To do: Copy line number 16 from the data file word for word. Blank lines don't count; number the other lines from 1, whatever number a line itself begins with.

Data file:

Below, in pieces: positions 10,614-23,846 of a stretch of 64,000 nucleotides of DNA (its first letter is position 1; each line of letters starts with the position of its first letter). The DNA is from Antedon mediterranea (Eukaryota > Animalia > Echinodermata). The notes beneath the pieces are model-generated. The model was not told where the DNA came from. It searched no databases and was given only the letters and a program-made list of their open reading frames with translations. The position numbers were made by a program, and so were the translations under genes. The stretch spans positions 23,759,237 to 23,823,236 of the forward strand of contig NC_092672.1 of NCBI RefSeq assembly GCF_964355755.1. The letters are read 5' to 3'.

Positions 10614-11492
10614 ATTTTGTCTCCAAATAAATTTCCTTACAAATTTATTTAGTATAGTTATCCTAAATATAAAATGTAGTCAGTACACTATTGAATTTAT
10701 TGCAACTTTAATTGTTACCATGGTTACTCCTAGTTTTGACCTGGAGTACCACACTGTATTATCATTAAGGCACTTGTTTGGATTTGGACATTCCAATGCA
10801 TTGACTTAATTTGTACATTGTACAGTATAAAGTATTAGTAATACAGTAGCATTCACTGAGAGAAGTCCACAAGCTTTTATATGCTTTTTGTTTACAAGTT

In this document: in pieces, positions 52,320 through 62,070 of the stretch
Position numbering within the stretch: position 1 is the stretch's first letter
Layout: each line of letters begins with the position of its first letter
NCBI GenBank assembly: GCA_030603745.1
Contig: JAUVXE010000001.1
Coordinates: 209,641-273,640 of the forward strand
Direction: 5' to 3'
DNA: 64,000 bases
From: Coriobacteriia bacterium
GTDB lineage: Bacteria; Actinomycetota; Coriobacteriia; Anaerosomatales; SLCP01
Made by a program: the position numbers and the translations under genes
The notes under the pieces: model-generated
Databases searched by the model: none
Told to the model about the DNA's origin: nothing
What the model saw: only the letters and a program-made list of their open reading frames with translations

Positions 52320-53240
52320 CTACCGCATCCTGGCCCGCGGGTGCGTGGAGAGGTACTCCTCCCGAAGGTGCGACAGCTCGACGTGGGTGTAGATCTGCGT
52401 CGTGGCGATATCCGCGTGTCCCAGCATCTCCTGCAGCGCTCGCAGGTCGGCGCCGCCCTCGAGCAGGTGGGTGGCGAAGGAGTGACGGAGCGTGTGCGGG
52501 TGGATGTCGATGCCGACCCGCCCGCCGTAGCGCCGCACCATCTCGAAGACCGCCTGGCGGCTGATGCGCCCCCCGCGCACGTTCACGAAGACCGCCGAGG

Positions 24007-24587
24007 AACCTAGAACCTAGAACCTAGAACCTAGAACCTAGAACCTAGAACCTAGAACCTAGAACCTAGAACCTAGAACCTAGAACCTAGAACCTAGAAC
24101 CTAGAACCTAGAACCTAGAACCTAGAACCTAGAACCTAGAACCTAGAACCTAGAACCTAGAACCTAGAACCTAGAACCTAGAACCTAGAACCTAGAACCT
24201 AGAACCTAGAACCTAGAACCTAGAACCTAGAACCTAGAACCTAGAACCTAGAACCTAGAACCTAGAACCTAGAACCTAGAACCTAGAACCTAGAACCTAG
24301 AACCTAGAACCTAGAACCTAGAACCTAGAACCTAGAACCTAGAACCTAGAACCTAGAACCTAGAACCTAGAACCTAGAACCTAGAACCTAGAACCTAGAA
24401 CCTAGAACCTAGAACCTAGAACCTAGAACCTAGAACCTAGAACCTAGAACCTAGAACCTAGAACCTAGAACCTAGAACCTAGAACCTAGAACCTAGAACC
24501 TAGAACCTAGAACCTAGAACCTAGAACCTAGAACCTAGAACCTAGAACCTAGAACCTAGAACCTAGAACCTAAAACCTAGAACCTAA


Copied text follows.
Made by a program: the position numbers and the translations under genes